That brings me to a social equality point that I feel quite acutely. If an old-age pensioner from Galashiels were making the trip to Edinburgh and back once a day for five days a week without our system of concessions, the cost would consume half their weekly pension - it would take more than £50 from their weekly £97. I therefore have a certain doubt about my own role in the scheme as a relatively well-off professional who benefits from it. I will come back to that point at the end.

I believe that Scottish bus services could be managed much more competently. We have had five different changes of timetables in the Borders in the past year, which often only get through to the consumer of the services a fortnight later. In fact, we see old timetables in some areas that might be anything up to one and a half years old.

See this speech in context on They Work For You.

I totally agree with the member about that. It is bad enough to be in the wilds of Waterloo Place, but we can see that something is going on at St Andrew Square bus station, which they are not telling us about, behind what used to be very good public facilities and stances that have simply disappeared. I used to think that the old St Andrew Square bus station was possibly the most squalid public transport utility in the whole of western Europe, but then we got the splendid new one. However, we now have something of a reversion to the older one.

One of the great advantages of the concession system to all passengers is the speed of going through the system - getting on the bus and showing a card. Why is that not also available to people such as schoolchildren and apprentices? When travelling by bus, we can often find that we are held up for anything up to four minutes on a quarter of an hour journey by people simply having to find change for their fare to put into the machine on the bus. That procedure does not fit well in a modern transportation system. A stationary bus is just an automatic cash loser. With a bit of ingenuity and smart management, we could wipe the car school run off the map and drastically speed up our transport.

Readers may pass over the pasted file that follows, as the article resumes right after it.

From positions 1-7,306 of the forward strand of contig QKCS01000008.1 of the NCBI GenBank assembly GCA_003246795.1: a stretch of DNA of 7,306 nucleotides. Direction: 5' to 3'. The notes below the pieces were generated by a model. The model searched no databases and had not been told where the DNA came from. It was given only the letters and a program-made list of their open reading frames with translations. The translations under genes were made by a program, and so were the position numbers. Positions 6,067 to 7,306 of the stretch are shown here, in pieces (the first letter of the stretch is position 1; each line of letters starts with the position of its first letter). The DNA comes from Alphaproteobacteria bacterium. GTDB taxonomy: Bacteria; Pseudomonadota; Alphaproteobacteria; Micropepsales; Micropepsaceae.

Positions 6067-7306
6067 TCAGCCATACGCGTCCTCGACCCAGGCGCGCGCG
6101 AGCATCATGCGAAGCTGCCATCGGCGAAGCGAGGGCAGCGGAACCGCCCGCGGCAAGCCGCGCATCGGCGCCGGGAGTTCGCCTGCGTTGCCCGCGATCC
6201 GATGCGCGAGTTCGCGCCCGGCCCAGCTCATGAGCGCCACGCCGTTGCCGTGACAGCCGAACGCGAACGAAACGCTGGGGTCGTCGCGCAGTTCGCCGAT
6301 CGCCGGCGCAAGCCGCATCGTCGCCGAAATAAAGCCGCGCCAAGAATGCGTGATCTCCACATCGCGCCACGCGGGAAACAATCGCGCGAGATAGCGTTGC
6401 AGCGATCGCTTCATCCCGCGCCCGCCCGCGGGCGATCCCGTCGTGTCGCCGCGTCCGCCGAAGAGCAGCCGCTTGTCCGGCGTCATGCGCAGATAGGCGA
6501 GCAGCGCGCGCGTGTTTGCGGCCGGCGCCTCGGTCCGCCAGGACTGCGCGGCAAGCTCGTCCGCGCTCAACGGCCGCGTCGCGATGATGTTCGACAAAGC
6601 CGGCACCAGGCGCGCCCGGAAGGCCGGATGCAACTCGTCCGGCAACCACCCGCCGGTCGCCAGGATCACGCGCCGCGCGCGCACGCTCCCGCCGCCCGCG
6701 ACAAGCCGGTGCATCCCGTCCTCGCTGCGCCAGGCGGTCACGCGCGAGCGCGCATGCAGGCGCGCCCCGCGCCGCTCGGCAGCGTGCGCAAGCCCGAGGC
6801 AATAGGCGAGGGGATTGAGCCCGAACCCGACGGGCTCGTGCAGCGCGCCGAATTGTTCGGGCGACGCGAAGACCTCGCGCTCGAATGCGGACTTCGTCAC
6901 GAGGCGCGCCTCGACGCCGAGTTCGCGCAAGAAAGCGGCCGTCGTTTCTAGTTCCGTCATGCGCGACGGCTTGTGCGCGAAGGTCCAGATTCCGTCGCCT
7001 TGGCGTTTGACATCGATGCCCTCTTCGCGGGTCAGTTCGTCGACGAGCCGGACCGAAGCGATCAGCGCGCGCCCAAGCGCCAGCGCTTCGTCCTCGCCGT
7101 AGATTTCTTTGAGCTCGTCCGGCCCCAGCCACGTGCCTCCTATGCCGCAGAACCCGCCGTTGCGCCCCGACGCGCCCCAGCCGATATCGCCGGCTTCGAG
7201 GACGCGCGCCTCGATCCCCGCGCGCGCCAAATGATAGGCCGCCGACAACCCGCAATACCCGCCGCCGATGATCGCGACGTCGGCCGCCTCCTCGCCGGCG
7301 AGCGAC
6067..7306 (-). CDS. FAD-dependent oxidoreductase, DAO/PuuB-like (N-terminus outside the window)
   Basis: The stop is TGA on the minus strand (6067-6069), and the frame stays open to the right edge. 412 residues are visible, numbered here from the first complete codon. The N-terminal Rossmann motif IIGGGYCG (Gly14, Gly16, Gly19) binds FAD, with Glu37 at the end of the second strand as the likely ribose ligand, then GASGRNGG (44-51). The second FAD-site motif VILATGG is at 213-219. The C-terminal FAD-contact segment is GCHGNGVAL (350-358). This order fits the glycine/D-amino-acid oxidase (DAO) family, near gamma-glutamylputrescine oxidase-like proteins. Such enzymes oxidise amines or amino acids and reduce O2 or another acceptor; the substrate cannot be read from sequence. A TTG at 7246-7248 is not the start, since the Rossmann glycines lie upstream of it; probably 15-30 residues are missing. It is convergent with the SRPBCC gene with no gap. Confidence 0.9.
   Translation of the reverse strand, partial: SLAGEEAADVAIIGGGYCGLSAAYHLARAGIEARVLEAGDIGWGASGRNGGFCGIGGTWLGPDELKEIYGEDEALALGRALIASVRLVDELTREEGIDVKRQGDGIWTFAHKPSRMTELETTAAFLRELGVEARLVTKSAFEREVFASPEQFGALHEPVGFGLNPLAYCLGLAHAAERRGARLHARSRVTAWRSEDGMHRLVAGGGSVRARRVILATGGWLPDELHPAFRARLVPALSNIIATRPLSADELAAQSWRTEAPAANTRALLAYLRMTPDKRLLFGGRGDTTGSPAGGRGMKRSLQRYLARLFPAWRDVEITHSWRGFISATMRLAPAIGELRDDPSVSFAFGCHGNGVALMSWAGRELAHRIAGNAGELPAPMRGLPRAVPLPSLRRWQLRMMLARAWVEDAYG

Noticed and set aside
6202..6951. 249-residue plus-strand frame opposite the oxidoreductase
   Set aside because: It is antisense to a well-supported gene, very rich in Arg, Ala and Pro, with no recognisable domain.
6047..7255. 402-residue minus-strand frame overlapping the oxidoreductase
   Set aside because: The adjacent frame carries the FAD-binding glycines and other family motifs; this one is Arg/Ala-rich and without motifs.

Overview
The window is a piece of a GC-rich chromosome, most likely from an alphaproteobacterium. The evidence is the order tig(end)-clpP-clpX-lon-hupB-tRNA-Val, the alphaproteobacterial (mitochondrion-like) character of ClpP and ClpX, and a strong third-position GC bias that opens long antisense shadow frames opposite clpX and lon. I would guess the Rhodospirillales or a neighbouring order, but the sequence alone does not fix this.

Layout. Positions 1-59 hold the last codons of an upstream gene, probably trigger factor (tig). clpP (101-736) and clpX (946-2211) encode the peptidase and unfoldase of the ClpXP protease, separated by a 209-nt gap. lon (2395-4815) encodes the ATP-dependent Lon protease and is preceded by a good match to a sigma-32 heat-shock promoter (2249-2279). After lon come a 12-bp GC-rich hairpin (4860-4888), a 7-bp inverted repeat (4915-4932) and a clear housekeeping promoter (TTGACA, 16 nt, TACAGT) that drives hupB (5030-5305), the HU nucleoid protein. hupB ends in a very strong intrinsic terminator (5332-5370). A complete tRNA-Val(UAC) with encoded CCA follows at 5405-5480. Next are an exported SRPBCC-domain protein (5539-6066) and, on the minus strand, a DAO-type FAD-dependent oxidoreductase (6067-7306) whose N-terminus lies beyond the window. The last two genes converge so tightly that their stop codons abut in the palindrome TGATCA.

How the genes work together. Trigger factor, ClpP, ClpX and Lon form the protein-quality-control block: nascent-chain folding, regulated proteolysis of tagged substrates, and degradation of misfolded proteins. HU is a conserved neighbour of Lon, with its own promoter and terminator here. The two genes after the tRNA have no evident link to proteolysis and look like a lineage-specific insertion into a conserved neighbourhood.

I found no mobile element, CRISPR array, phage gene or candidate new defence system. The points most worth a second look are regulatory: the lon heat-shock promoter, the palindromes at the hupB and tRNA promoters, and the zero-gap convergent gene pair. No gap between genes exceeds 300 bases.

Charges should be retained in the transport system and used to improve facilities that are important to the elderly and disabled. There should certainly be completely free transport for people on the state pension and several levels above that. However, people of my age and earnings should be prepared to pay a flat rate of about a third or a half of what the cost of the full use of public transport would be averaged out at - so perhaps about £250 a year could be paid. That would enable much more efficient management of the services.

I was very impressed, when I was travelling in northern England, by the Northern Rail franchise, which has a community officer who deals with integrating the railway system with the structures of the community that it services.